- Sam Spence
- Sanford’s ad in Sunday’s P&C
SC-1 – We’d like to condense everything that happened over the weekend down into a couple sentences, but there was just too much:
1) Sanford “challenged” Elizabeth Colbert Busch to join him at 15 campaign appearances this week. Colbert Busch “indicated she would not.” (P&C) NBC’s Chuck Todd responded tweeting, “It’s never candidates who are winning who ‘offer’ to campaign with their rival.”
2) VoteVets has cut an ad featuring a retired S.C. Guardsman who criticizes Sanford, saying he “abandoned his post.” (National Journal)
3) The P&C has a profile of Green Party candidate Eugene Platt, who says he hopes to earn 10% of the vote on May 7.
4) Washington Post columnist Kathleen Parker, writing with a Charleston dateline, focused this weekend’s nationally-syndicated column on Sanford: “Forgiving a cheater requires spousal permission”. The P&C went with a less ambiguous headline: “The last straw for Sanford as a candidate”. (The Holy City’s bizarre murder-for-hire love triangle story also gets a plug, so we’ve got that going for us… which is nice.)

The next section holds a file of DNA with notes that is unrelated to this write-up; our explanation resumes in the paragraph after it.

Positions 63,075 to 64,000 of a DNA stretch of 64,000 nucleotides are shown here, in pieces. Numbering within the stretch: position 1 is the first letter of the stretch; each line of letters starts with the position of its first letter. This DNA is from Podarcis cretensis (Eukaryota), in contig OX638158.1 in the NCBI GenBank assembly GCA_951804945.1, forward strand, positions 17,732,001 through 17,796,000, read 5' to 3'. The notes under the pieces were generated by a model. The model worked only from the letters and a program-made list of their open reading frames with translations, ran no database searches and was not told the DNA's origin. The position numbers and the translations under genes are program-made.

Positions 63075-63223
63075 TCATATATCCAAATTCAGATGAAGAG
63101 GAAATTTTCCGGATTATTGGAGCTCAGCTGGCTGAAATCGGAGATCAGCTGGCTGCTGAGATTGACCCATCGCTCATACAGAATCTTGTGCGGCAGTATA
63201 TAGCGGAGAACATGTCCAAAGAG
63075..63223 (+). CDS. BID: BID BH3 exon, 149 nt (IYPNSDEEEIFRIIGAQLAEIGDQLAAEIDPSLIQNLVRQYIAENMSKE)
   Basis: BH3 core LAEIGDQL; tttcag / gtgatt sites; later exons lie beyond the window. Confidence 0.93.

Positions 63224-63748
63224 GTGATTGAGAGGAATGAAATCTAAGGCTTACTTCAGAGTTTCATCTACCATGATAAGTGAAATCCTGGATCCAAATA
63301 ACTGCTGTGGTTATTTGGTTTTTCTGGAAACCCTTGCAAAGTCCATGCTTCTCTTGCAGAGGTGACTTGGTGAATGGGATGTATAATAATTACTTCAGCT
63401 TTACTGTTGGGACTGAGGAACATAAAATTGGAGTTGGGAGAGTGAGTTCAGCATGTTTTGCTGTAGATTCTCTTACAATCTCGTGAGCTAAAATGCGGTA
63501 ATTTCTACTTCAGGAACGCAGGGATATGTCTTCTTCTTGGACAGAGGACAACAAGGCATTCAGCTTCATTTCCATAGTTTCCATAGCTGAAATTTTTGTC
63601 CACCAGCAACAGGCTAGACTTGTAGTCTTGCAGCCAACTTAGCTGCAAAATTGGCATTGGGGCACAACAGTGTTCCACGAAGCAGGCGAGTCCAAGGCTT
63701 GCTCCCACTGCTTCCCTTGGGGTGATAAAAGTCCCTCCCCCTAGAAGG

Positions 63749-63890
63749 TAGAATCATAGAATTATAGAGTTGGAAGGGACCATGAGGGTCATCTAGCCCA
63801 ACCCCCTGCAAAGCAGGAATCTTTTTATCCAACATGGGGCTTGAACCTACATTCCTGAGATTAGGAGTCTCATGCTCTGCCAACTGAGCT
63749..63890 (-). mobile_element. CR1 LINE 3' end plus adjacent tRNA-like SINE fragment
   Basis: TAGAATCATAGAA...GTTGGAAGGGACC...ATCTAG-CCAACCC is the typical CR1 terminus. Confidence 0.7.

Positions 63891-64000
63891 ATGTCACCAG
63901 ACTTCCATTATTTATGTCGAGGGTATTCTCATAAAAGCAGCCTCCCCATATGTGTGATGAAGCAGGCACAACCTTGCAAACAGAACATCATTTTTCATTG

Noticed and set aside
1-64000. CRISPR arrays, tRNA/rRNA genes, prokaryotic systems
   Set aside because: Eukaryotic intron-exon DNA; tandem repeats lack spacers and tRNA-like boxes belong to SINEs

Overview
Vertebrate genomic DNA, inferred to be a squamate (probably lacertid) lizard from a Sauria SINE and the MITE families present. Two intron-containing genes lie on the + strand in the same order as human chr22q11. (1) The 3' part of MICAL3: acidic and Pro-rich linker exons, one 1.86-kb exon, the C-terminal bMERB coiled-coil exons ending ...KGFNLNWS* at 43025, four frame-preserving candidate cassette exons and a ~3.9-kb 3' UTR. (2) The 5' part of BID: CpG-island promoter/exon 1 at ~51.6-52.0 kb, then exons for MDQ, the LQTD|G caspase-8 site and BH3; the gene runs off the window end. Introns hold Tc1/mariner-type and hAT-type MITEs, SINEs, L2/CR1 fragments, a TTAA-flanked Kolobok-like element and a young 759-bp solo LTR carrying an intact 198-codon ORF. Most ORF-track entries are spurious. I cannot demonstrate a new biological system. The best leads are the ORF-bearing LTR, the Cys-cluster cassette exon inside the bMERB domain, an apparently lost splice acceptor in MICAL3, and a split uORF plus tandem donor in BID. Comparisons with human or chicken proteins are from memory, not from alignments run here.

5) Sanford published a full page ad on page A3 in Sunday’s Post and Courier, conceding, “It’s been a rough week, and so I wanted to write to address both Wednesday’s news and the new incoming attacks by Nancy Pelosi and the DCCC.” Sanford went on to publish his personal cell phone number (verified by former Sanford Chief of Staff Scott English.)
Bottoms up? – Turns out the state’s decision to move away from mini-bottles (P&C) a few years back has not increased revenue for rehab programs or cut down on DUIs.
Empty $chools – Charleston County School District has been spending (P&C) nearly $500,000 a year maintaining five mostly vacant, unused schools across the county.
#chsrunsforboston – Hundreds turned out yesterday for an informal 5K in memorial of those affected by last week’s Boston Marathon bombings.
Unemployment down – South Carolina announced its lowest unemployment rate (State/AP) in at least four years on Friday, down to 8.4% in March from 8.6% in February.